verb (used with object), left, leav·ing.

verb (used without object), left, leav·ing.

to go away, depart, or set out: We leave for Europe tomorrow.

Verb Phrases

Origin of leave

before 900; Middle English leven, Old English lǣfan (causative formation from base of lāf remainder; see lave2); cognate with Old High German leiban (compare German bleiben to remain), Old Norse leifa, Gothic -laibjan
Related formsleav·er, noun

Synonyms for leave

Antonyms for leave

1, 2. join.

Usage note

Leave is interchangeable with let when followed by alone with the sense “to refrain from annoying or interfering with”: Leave (or Let ) her alone and she will solve the problem easily. When he was left (or let ) alone without interruptions, the boy quickly assembled the apparatus. The use of leave alone for let alone in the sense “not to mention” is nonstandard: There wasn't any standing room, let (not leave ) alone a seat, so I missed the performance.
Other substitutions of leave for let are generally regarded as nonstandard: Let (not Leave ) us sit down and talk this over. Let (not Leave ) her do it her own way. The police wouldn't let (not leave ) us cross the barriers. See also let1.
Dictionary.com Unabridged Based on the Random House Unabridged Dictionary, © Random House, Inc. 2019

British Dictionary definitions for leave out

leave out

verb (tr, adverb)

to cause to remain in the openyou can leave your car out tonight
to omit or exclude



verb leaves, leaving or left (mainly tr)

(also intr) to go or depart (from a person or place)
to cause to remain behind, often by mistake, in a placehe often leaves his keys in his coat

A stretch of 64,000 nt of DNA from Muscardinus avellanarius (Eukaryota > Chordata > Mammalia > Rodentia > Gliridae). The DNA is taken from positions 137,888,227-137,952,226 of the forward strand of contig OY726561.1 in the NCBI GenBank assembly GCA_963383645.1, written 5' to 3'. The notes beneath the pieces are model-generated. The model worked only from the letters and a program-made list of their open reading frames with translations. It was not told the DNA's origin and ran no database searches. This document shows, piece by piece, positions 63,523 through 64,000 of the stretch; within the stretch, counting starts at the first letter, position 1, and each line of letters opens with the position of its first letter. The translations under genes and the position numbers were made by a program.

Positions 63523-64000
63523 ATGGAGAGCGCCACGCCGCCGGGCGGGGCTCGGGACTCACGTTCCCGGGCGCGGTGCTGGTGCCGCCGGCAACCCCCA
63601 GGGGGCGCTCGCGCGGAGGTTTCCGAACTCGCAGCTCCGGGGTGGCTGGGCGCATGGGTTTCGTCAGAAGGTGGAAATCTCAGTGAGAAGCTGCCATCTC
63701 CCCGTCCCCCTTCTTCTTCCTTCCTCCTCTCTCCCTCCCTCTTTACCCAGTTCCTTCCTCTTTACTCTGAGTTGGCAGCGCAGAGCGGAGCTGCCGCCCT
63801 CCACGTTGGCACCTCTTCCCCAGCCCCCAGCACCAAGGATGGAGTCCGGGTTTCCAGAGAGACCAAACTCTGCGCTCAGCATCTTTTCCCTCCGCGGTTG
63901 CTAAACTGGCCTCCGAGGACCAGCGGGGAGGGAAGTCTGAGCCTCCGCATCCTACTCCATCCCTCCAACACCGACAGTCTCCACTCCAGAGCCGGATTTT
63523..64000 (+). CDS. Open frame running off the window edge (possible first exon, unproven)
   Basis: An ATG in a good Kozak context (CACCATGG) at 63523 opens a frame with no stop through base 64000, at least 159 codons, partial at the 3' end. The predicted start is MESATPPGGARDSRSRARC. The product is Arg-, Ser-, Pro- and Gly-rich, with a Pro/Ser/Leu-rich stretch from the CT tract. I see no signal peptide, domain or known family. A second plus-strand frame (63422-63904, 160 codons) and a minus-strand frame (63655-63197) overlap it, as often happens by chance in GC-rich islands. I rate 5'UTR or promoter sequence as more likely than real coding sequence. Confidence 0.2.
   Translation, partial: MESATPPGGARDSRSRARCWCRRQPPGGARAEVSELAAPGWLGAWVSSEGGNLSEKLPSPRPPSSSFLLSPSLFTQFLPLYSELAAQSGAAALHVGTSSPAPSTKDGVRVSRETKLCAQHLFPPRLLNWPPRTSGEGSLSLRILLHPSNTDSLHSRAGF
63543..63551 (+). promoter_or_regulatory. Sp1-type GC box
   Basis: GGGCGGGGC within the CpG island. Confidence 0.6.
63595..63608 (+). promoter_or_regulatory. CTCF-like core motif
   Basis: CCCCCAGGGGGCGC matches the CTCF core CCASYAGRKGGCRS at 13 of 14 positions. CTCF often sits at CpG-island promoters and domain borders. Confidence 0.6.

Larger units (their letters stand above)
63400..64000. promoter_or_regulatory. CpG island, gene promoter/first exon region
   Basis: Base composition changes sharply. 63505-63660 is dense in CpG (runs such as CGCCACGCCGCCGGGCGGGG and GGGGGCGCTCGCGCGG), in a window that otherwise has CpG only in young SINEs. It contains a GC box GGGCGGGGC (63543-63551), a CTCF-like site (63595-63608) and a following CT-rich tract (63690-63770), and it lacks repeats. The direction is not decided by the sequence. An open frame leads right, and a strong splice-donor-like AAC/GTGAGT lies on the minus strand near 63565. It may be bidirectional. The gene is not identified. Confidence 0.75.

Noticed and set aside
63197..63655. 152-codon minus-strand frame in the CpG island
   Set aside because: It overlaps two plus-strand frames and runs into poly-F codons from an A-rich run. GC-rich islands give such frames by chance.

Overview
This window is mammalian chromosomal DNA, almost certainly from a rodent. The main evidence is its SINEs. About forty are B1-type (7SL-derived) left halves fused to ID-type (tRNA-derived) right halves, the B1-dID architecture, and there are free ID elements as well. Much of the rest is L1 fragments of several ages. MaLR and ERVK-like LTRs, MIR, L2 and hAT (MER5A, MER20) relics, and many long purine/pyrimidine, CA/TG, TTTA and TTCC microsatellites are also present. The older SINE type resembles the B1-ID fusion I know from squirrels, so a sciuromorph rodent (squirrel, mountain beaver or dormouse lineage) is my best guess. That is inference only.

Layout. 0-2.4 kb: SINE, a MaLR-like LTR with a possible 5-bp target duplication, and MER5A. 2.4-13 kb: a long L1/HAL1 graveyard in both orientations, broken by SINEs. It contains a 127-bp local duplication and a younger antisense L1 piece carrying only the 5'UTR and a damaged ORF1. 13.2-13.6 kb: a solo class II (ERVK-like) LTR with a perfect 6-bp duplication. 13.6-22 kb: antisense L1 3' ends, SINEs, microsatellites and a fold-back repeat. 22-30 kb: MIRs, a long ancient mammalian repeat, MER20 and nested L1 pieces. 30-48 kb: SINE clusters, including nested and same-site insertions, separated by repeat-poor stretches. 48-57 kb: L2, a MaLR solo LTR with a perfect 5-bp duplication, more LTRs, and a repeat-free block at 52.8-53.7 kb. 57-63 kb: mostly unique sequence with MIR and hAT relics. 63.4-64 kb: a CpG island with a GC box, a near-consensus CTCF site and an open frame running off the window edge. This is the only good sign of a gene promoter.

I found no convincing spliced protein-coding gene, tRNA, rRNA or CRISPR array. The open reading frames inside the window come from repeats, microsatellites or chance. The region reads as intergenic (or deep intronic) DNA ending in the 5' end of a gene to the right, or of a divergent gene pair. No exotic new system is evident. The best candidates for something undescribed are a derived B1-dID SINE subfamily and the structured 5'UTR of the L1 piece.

to cause to be or remain in a specified statepaying the bill left him penniless
to renounce or abandonto leave a political movement
to refrain from consuming or doing somethingthe things we have left undone
to result in; causechildhood problems often leave emotional scars
to allow to be or remain subject to another person or thingleave the past to look after itself
to entrust or commitleave the shopping to her
to submit in place of one's personal appearancewill you leave your name and address?
to pass in a specified directionflying out of the country, we left the cliffs on our left
to be survived by (members of one's family)he leaves a wife and two children
to bequeath or devisehe left his investments to his children
(tr) to have as a remainder37 – 14 leaves 23
not standard to permit; let
leave be informal to leave undisturbed
leave go or leave hold of not standard to stop holding
leave it at that informal to take a matter no further
leave much to be desired to be very unsatisfactory
leave someone alone
  1. Also: let alone See let 1 (def. 7)
  2. to permit to stay or be alone
leave someone to himself not to control or direct someone
Derived Formsleaver, noun

Word Origin for leave

Old English lǣfan; related to belīfan to be left as a remainder




permission to do somethinghe was granted leave to speak
by your leave or with your leave with your permission
permission to be absent, as from a place of work or dutyleave of absence
the duration of such absenceten days' leave